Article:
Proficiency on display by Kuchipudi dancer Amrita Jayakrishnan

Amrita Jayakrishnan’s Kuchipudi recital stood out for its content and presentation

September 05, 2019 01:02 pm | Updated September 06, 2019 02:24 pm IST - Thiruvananthapuram

Amritha Jayakrishnan

Amritha Jayakrishnan

A Kuchipudi dance event, ‘Angika’, by Amritha Jayakrishnan had the dancer paying obeisance to the dance repertoire itself. Amritha presented it in two parts, and the first half had two acclaimed works of Vempati Chinna Satyam. In the latter portion, she did two items choreographed by her guru Anupama Mohan.

The less-than-an-hour performance with four pieces was more of a miniature Kuchipudi recital, lacking some of the essentials like a tarangam, a shabdam or even a thillana. On the whole, it was like a warm-up event for the artiste to go for weighty attempts. However, the pieces that Amritha presented had enough content and variety to show her mettle.

Agile performer

Right from the opening ‘Brahmanjali’ in ragamalika, Adi tala, Amritha was agile, and her manoeuvres had the grace of the Vempati school. She continued with the pravesa daravu excerpt from Bhama Kalapam , a magnum opus of Vempati Chinna Satyam’s. Satyabhama introducing herself as the primary consort of Sree Krishna being the context, its interpretation by Amritha was appealing.

The second half had compelling numbers with a rather modern approach. It began with ‘Mayagopabala...’, a composition of KC Kesava Pillai’s in raga Kapi, Adi tala. It touched upon several instances of Sree Krishna coming to the rescue of his devotees. Amritha certainly had the constraint of not having a live orchestra, but it was all too rushed for the viewers to get a grasp of the sancharis. A little more of an involved approach would have made the narratives captivating.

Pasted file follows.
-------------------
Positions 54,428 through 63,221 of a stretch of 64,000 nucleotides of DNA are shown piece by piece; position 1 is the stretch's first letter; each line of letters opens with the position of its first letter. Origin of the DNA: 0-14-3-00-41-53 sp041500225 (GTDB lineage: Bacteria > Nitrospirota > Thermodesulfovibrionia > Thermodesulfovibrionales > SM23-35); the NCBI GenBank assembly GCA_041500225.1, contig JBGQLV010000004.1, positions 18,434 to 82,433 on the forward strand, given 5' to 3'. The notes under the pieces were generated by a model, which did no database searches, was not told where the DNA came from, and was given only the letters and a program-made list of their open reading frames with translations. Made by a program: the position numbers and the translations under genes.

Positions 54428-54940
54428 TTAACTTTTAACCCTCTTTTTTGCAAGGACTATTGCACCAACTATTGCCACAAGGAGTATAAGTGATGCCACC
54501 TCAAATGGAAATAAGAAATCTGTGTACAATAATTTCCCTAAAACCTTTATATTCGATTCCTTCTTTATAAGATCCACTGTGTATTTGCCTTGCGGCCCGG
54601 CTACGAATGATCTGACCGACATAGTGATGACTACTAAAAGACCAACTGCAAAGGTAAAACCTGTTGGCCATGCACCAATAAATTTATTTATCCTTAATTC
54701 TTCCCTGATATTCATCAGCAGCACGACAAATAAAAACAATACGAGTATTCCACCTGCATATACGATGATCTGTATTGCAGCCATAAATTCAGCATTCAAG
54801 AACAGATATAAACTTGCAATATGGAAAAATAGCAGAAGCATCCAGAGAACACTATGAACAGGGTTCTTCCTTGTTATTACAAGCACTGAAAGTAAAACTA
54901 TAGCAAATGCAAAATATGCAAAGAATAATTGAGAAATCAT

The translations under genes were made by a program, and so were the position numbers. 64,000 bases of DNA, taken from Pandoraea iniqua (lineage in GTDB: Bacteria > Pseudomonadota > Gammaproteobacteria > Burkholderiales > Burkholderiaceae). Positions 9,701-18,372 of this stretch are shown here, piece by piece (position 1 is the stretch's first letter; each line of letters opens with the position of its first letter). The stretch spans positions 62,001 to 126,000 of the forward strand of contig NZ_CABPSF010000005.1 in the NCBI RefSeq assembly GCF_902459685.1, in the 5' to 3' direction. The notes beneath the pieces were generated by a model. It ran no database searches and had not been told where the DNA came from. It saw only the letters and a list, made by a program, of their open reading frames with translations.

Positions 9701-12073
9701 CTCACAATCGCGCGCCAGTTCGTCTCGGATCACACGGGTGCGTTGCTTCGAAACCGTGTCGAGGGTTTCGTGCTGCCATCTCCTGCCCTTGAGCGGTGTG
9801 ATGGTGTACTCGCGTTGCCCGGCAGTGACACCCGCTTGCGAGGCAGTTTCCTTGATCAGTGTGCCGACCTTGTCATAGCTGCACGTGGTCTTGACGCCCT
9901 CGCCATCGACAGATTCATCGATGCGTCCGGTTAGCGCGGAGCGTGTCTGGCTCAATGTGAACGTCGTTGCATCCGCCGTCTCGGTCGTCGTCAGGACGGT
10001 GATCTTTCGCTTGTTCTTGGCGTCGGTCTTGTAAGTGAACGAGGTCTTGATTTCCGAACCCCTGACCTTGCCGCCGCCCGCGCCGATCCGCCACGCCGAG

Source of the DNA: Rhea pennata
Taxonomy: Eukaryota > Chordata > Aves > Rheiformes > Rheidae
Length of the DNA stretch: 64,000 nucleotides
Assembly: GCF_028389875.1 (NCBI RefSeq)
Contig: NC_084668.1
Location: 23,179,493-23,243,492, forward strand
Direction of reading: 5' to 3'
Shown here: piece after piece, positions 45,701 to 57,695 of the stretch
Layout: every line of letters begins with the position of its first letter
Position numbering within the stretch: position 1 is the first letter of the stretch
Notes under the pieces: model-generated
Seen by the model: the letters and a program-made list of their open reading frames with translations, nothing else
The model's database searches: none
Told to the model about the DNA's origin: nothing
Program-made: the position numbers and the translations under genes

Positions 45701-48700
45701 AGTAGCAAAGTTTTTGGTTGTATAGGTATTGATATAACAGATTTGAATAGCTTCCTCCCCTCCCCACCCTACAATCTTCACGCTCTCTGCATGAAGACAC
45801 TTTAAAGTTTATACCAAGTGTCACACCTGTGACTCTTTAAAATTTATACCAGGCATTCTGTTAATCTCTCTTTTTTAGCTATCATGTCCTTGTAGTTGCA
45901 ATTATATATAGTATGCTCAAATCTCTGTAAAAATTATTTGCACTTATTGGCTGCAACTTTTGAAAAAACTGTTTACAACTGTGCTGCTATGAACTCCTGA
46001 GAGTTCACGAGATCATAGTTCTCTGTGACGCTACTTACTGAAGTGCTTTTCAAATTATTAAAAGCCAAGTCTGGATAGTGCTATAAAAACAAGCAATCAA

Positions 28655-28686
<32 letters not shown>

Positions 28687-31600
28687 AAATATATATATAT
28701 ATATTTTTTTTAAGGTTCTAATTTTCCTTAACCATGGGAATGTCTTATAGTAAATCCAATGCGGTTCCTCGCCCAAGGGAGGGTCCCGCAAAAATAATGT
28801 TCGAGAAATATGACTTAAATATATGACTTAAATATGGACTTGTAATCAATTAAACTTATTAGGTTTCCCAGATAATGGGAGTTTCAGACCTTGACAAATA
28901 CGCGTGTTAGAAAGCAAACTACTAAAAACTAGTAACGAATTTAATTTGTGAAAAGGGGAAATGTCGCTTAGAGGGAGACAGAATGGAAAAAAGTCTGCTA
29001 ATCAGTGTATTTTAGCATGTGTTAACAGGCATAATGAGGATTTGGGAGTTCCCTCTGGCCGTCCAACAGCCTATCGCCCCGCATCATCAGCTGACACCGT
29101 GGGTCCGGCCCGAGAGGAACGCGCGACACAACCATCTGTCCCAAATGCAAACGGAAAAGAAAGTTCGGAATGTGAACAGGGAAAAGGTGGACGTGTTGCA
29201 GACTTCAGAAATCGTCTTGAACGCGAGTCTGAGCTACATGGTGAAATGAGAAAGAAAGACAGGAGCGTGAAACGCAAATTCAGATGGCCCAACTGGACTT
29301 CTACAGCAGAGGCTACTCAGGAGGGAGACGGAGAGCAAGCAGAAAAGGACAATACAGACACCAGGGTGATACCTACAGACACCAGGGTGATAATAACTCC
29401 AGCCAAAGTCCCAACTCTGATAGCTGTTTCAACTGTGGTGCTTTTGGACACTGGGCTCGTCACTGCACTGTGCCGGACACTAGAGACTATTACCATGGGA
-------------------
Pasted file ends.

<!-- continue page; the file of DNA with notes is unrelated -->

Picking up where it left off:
Although recorded tracks give the flexibility of adding more instruments and sound effects, it becomes more of a distraction if not done well, as was the case here with the tracks used in the latter half. Other than that, the compositions were beautifully sung and well-arranged.

The concluding item was ‘Maheshwari’, hailing goddess Durga, set in raga Shivaranjani, Misra Chapu tala. The focus was on the fierce aspect of the goddess, the one who killed the demon Mahisha. Amritha brought in the required anger, vigour and liveliness in the character, which altogether made it a delightful watch.

The presentation was under the aegis of Soorya, at Ganesham, Thiruvananthapuram.

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